From History, Mystery, and Hauntings of Southern Illinois by Bruce Cline.
Henry Blakley (1860-1912) had mastered the art of hypnotism. His talent made him very well known throughout southern Illinois and the surrounding area. Mr. Blakley believed that he could communicate with people beyond the grave. He would light candles and place them in the center of a table to conduct séances.
Once the atmosphere was suitable for conducting the spirits he would blow out the kerosene lamp and have everyone sit around the table gazing into the lit candles. The table would jump and make all manner of sounds as Blakley asked questions about dead friends and relatives.
Mr. Blakley was such a powerful hypnotist that he feared that he might accidentally hypnotize himself and be mistaken for dead and his family would accidentally bury him alive. He instructed his family that when he died, he wanted a 2-inch pipe run from the top of the ground down into his casket, so he could breathe. Mr. Blakley further instructed his family that someone was to go to the cemetery each day for three days to be sure that he was dead. The family faithfully carried out his final wishes. It seems that Mr. Blakley was really dead after all.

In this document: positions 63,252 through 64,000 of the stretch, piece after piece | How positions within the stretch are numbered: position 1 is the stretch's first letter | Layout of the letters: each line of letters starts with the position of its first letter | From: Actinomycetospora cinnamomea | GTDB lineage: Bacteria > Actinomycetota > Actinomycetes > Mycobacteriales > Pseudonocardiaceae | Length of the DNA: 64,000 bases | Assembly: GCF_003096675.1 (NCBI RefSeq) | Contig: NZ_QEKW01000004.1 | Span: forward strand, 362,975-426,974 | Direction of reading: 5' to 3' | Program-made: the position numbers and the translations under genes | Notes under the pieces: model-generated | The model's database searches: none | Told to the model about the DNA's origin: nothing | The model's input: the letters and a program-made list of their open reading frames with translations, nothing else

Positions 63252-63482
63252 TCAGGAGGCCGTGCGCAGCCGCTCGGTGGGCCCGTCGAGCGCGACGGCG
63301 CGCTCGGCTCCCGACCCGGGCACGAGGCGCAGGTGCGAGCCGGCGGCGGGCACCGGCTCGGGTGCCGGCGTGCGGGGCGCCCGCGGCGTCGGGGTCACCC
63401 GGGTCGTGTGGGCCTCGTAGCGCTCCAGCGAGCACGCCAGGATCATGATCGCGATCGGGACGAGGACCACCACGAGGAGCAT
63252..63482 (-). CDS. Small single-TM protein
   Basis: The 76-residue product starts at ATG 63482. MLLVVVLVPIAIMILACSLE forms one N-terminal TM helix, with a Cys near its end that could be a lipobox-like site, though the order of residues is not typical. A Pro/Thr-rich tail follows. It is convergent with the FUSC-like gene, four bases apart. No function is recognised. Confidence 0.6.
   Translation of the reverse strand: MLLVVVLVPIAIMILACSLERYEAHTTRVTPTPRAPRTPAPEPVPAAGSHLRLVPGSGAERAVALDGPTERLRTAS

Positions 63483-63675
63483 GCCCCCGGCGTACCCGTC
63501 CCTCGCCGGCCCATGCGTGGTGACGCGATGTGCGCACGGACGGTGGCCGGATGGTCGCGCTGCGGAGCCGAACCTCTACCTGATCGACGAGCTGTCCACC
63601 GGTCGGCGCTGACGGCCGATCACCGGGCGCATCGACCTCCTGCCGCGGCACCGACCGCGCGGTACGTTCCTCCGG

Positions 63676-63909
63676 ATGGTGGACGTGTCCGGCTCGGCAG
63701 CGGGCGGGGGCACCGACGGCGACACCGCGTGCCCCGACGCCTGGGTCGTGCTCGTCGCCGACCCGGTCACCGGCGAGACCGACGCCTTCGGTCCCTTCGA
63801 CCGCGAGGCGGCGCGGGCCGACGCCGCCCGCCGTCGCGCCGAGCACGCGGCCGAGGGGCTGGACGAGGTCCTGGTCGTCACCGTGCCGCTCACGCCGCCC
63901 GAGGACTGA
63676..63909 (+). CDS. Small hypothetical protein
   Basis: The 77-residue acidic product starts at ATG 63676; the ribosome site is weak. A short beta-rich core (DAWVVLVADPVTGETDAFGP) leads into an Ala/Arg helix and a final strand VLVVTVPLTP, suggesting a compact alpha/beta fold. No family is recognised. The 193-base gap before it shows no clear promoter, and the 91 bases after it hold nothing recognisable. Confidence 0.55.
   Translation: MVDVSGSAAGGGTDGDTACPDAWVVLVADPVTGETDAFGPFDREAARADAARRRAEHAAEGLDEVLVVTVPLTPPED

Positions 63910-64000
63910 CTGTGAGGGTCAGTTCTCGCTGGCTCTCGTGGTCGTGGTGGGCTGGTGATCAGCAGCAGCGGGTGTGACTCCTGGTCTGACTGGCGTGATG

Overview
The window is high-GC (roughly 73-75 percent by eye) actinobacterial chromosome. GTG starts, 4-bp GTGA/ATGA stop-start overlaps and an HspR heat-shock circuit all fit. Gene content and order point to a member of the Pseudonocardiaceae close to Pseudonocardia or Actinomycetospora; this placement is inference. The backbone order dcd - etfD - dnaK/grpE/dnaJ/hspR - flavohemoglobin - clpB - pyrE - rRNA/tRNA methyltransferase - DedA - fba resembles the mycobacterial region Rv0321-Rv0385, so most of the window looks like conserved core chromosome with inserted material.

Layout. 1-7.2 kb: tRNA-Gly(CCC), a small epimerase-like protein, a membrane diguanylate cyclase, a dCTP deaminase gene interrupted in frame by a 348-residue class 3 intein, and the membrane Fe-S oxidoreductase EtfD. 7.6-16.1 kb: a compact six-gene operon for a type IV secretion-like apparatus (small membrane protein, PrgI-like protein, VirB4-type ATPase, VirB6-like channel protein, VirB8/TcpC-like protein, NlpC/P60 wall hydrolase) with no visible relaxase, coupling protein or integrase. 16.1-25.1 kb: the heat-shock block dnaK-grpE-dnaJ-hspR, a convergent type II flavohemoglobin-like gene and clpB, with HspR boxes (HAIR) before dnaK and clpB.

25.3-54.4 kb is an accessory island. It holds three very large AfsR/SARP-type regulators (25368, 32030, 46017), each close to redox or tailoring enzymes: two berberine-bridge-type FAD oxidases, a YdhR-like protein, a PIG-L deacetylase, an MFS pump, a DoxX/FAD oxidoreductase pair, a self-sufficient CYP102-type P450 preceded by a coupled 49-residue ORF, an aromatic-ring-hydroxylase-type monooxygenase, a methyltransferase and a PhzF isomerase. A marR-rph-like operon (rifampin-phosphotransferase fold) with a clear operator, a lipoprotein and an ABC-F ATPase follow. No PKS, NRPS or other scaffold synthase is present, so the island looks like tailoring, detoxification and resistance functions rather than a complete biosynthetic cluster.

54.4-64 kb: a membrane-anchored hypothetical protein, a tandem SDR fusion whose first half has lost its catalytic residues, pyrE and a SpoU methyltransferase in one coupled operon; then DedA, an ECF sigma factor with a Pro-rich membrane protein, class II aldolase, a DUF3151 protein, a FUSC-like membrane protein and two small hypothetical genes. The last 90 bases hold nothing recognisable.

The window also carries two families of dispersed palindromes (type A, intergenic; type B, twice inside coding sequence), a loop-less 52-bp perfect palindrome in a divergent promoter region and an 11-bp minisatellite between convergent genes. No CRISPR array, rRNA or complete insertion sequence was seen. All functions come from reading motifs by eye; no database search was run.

Many teenagers would venture to the grave late at night and drop coins down the airshaft onto Mr. Blakely’s dead face. The air shaft to Mr. Blakely’s coffin was eventually capped off to prevent the emission of noxious fumes (corpse gas) from the body that was actually dead and decaying and not buried alive.
Premature burial alarms of the era consisted of a metal tube connecting the coffin to the above ground fresh air. This tube also contained a cable attached to a bell that a person who was unfortunate enough to be buried alive would tug on to attract the attention of the graveyard caretaker (this is the origin of the term “Graveyard Shift”).
Copyright Bruce L. Cline, 2014. You do not have permission to copy this post.